Kevin Mayer after securing heptathlon gold at the IAAF World Indoor Championships Birmingham 2018
Our 2018 review series continues with statisticians A Lennart Julin and Mirko Jalava looking back at the combined events and relays.
The fight for the title of the best all-round athlete started fierce indoors.
Despite his best efforts in the heptathlon 1000m at the IAAF World Indoor Championships Birmingham 2018, Canada’s Olympic bronze medallist Damian Warner finished just five points shy of gold with a national indoor record of 6343. Frenchman Kevin Mayer, the world champion and Olympic silver medallist, won gold with 6348.
While Mayer was concentrating on the European Championships in Berlin in August, Warner was fastest out of the blocks outdoors and set a national record of 8795 to win the prestigious Hypo-Meeting in Götzis at the end of May. It was his second decathlon of the season as he had competed at the Commonwealth Games seven weeks prior but exited the competition after failing to register a height in the pole vault. He had been on course for a big score in Gold Coast, having opened his series with a PB of 10.29 in the 100m.
Mayer was in great form ahead of the European Championships, producing big personal bests across the board including a 52.38m discus throw in Ratingen in June. But he left the German capital bitterly disappointed after he fouled all three of his attempts in the long jump. The 26-year-old, however, did not let this ruin his season and instead he channelled all of his energy into the Décastar meeting in Talence in September.
Mayer started with a 10.55 personal best in the 100m, followed by 7.80m, another PB, in the long jump. His 16.00m shot put was his best ever within a decathlon while his 2.05m high jump was a season’s best. He ended the day with a 48.42 clocking for 400m, just 0.16 from his PB, by which point it was clear that a solid second day could result in him breaking Ashton Eaton’s world record of 9045.
Mayer’s momentum continued on day two with 13.75 in the 110m hurdles, 50.54m in the discus and 5.45m in the pole vault – all of which were his best ever marks within a decathlon. A PB of 71.90m in the javelin meant the world record was a near certainty. He covered the 1500m in 4:36.11 to bring his tally to 9126, a significant improvement on a world record that had been expected to last much longer.
Mayer and Warner weren’t the only decathletes to gain redemption, though. Having spent many years on the sidelines through injury, Germany’s Arthur Abele triumphed on home soil at the European Championships with 8431. Having also won in Ratingen earlier in the year with a season’s best of 8481, Abele ended 2018 as the IAAF Combined Events Challenge winner.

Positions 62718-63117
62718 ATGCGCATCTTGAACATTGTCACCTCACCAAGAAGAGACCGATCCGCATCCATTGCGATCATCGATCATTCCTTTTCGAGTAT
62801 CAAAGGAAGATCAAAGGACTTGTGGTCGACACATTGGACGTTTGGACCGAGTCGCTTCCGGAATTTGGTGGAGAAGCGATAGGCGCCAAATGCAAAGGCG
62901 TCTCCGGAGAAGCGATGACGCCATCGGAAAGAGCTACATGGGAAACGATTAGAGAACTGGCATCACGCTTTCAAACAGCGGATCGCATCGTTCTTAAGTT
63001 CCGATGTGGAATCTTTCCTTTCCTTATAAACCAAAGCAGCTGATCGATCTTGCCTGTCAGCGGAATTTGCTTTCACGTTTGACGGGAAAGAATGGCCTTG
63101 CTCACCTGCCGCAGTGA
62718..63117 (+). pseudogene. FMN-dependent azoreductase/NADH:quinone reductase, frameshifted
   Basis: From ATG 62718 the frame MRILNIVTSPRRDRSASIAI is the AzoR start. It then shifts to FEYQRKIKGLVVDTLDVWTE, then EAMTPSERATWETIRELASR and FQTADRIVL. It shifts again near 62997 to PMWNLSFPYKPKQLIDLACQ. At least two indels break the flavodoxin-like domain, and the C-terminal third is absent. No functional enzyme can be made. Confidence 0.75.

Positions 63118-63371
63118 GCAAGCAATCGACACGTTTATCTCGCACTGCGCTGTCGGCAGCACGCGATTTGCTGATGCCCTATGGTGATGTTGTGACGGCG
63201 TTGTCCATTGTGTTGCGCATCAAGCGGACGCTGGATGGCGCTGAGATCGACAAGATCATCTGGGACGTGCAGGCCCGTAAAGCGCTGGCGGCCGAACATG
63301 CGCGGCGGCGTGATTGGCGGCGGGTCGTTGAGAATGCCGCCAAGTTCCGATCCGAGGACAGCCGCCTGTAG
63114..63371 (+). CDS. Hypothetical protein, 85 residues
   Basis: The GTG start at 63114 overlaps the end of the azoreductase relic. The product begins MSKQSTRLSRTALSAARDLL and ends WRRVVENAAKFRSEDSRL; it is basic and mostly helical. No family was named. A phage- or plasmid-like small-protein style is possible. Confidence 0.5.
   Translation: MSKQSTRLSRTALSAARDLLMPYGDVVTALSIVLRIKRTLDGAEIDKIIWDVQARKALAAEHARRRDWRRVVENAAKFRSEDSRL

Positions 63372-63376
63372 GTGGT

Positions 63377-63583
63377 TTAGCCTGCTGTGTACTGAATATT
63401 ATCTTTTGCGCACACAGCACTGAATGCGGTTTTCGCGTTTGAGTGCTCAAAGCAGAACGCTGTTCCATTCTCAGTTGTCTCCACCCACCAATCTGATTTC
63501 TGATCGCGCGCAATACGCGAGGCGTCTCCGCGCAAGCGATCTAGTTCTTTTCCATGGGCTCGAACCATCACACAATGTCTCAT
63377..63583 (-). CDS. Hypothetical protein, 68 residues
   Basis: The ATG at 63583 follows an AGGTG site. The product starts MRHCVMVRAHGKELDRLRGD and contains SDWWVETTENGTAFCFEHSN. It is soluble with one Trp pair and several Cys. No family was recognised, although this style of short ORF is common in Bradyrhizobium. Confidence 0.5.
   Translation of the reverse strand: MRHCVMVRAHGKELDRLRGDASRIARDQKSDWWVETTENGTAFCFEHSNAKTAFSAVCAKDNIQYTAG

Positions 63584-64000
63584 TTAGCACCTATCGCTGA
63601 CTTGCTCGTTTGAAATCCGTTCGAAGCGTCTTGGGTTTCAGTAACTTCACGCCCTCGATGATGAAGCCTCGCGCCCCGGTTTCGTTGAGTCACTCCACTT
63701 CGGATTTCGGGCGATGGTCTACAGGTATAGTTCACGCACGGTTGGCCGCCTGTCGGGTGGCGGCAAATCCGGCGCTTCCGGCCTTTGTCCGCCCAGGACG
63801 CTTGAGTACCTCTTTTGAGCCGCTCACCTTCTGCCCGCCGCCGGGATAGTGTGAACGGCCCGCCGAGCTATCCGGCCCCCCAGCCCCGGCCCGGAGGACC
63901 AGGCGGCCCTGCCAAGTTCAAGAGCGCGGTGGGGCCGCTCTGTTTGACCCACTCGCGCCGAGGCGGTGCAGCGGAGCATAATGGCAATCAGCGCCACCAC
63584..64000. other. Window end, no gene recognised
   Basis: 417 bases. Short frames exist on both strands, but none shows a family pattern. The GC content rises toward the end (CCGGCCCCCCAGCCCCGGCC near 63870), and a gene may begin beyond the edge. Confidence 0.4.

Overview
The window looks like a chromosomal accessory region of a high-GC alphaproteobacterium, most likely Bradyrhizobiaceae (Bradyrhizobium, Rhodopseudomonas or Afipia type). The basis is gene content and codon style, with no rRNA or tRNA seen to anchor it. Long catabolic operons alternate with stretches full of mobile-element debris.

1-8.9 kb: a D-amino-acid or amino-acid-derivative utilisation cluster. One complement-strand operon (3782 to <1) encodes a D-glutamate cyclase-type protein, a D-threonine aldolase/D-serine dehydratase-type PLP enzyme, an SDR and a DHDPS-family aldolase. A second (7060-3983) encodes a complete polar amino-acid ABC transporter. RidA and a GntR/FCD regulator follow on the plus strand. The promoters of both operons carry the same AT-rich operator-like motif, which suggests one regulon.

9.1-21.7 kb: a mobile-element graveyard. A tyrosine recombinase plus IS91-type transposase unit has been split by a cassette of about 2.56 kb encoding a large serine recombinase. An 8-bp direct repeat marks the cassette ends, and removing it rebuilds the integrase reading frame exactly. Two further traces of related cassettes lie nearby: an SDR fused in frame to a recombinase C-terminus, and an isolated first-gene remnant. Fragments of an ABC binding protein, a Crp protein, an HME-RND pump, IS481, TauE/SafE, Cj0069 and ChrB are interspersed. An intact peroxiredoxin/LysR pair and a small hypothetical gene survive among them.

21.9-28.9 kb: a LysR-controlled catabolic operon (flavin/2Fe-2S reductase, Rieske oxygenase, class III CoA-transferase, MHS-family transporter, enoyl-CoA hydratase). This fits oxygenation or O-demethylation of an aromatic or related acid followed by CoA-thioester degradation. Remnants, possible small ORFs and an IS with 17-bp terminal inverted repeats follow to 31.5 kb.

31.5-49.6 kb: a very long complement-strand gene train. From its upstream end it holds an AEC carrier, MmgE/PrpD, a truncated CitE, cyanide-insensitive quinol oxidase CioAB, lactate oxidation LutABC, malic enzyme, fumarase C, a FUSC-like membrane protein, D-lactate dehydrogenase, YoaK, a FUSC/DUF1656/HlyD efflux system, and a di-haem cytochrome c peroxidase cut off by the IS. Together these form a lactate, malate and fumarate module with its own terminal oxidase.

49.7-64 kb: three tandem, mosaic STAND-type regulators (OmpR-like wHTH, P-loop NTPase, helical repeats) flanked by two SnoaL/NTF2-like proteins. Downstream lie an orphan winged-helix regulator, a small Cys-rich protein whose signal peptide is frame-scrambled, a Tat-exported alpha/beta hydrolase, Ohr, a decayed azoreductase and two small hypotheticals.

Since her senior breakthrough at the 2016 Olympics, Nafissatou Thiam has remained undefeated in the heptathlon, so 2018 was year three of the Thiam era.
As in 2017, she won both the foremost open competition, the Hypo-Meeting in Götzis, and the major championship available to her. Thiam’s championship winning margins – 35 points at the 2016 Olympics, 88 points at the 2017 World Championships and 57 points at the 2018 European Championships – have not been overwhelming, but sufficient to show supremacy.
Having come within 19 points of the 7032 European record last year, Thiam mounted another serious challenge in Götzis in May until throwing just 47.20m in the javelin, effectively losing some 200 points compared to her PB series.
At the European Championships, Thiam’s record aspirations were put to bed quite early when Thiam – with had set a PB of 2.01m in Götzis – had to be content with 1.91m in the high jump, her best event. She bounced back, however, and was flawless in the remaining events, sealing the gold medal with her second-best ever javelin throw of 57.91m.
Katarina Johnson-Thompson was Thiam’s main challenger in Berlin. The Briton started the year by winning the world indoor pentathlon title and the Commonwealth heptathlon crown before taking silver in Berlin with a PB of 6759.
Both Thiam and Johnson-Thompson did just two heptathlons in 2018, so for the third straight year European bronze medallist Carolin Schäfer won the Combined Events Challenge.
The future of the heptathlon looks bright. Thiam is just 24 and no one else in the top 50 has yet turned 30, and it surely won’t be long before Britain’s world U20 champion Niamh Emerson and Spain’s European U18 champion Maria Vicente make an impact on the senior ranks.